The ability to apply ourselves to questions of other human beings is under malevolent pressure because it is swept along with the flood of information we are coerced/desirous to process regarding the general world around us. From protecting the password to our latest online subscription, to absorbing the latest extra-circular school activity offered to our children, to hundreds of face-to-face and email dialogues we have at work, to glancing at the newspaper headline opposite us on the commute declaring the latest atrocity and outrage as given over by people trying to sell their papers. We are digesting at a phenomenal rate. Reading, listening, processing, choosing, deciding and concluding. We are thinking at speed throughout most of our lives. When a new piece of information is presented to us, we have to hustle our assimilations in order to be ready for the next conveyor belt item that has to be consumed. At work this facility undoubtedly makes us more employable because we are seen to be capable and quick-witted. The same is not true though if we apply this method when assessing our fellow self-conscious and weary neighbours.
The mutually supporting systems of information barrage and our short-cut processing is a pandemic threatening to infect and poison all of us. They are corroding our abilities to genuinely consider and reflect upon each other and see beyond the all too easily at-hand fear, hate and suspicion. The inoculation needs to be given out. It is time for us to shake off the sleeping sickness that we have allowed to run rampant through our mental processes. Enough short cutting, enough mis-judgement, enough categorisation and enough sloppiness of thinking. It’s too bloody dangerous. We need to wake up and realise where we are and just what we are capable of if we continue to use our auto-pilot when we should be absolutely focused, in control and able to function at our best intellectually – when thinking about each other. Fear, hate and suspicion must be overcome by a different category of thinking than we normally apply. We have to think deeper, longer and wider. We owe it to ourselves not to think simplistically and we owe it to each other after five thousand known years of war, torture and mayhem.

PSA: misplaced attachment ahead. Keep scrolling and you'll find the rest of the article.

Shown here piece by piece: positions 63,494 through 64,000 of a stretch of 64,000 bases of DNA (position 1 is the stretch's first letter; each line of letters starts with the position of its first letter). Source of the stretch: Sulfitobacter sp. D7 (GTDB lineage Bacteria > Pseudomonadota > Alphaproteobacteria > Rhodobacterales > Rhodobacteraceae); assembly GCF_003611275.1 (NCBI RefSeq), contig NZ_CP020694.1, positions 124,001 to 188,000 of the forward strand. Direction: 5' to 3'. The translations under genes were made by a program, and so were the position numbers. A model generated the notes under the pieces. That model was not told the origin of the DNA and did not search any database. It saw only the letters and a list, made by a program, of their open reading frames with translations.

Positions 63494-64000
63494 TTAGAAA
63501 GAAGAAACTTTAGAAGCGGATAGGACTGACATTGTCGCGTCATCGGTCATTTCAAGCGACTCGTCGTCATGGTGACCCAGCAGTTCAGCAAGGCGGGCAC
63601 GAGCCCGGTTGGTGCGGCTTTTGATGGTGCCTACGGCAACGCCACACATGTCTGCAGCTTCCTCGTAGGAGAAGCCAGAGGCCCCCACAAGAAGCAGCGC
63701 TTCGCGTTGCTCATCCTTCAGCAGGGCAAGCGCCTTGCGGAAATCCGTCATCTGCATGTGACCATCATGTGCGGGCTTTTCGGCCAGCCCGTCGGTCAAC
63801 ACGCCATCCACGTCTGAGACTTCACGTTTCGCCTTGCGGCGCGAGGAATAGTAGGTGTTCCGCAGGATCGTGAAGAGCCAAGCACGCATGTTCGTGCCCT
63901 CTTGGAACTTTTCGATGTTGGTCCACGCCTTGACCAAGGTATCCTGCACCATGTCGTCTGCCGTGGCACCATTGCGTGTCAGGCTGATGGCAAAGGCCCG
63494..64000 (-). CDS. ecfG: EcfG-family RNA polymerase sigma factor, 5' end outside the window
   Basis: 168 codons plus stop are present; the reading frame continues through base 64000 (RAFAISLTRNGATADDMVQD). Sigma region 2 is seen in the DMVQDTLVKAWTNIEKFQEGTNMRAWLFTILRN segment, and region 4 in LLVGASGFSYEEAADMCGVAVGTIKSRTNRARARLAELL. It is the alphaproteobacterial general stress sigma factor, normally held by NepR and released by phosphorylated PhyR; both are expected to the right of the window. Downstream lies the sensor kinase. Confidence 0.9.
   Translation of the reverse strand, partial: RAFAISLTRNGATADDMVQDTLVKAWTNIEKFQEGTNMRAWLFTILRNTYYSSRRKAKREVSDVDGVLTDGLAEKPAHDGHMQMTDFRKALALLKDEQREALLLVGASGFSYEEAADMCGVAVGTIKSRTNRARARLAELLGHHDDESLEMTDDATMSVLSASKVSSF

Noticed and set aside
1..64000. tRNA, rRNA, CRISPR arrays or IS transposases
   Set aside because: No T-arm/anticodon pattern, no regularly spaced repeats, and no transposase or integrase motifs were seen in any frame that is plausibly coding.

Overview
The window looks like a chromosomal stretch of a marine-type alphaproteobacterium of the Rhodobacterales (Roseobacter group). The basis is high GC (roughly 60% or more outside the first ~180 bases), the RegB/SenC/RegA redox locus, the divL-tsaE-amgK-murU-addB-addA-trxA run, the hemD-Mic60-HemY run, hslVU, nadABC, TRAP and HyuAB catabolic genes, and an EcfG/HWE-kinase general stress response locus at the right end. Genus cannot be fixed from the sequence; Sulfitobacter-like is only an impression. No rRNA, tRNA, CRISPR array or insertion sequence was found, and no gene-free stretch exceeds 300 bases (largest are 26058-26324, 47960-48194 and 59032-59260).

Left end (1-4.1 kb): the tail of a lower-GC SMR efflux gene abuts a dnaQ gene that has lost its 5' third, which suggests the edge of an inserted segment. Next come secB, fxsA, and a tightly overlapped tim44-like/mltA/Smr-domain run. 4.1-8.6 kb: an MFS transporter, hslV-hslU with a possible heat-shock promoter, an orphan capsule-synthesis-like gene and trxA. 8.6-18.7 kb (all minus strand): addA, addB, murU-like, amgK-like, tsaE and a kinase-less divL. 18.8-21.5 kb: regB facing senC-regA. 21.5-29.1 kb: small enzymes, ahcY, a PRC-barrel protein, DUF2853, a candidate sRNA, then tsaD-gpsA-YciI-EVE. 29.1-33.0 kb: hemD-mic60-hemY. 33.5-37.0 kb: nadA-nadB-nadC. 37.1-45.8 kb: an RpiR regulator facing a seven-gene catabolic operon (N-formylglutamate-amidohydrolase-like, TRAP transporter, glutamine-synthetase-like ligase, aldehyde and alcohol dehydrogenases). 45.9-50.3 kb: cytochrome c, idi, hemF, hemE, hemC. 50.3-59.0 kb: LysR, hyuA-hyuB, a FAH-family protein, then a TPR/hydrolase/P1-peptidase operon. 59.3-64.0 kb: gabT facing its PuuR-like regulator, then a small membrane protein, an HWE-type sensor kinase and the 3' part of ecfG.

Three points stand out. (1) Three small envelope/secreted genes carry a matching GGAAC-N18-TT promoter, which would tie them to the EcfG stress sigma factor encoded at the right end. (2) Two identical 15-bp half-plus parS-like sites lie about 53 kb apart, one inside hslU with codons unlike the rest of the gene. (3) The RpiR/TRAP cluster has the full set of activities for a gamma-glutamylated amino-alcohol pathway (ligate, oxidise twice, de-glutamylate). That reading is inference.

It’s time for a change and it’s time for us to realise what we mean to each other even if, at first, we don’t understand each other and can’t see why we each believe or do the things we do. The lessons learned in the twentieth century and the results achieved by the Universal Declaration of Human Rights have shown us the danger that lurks in each of us and also the good that we can collectively attain, striving for global civilization. We must not go backwards. We must continue to strive. We must also realise the risks we face every day by lazy thinking that seeks to reduce questions of other people to problems that must be overcome. Each of us deserves consideration, thought and understanding. Each of us deserves to be treated ethically. Thinking will help us. Thinking will enable us to become better humans and we have to rise to this challenge. This won’t be easy. We will slip, trip and fall on many occasions. However, perhaps a start can be made in the right direction if we realise the danger posed by fear, hate and suspicion and start to drag ourselves away from the brink by developing a new thirst, an ethical thirst.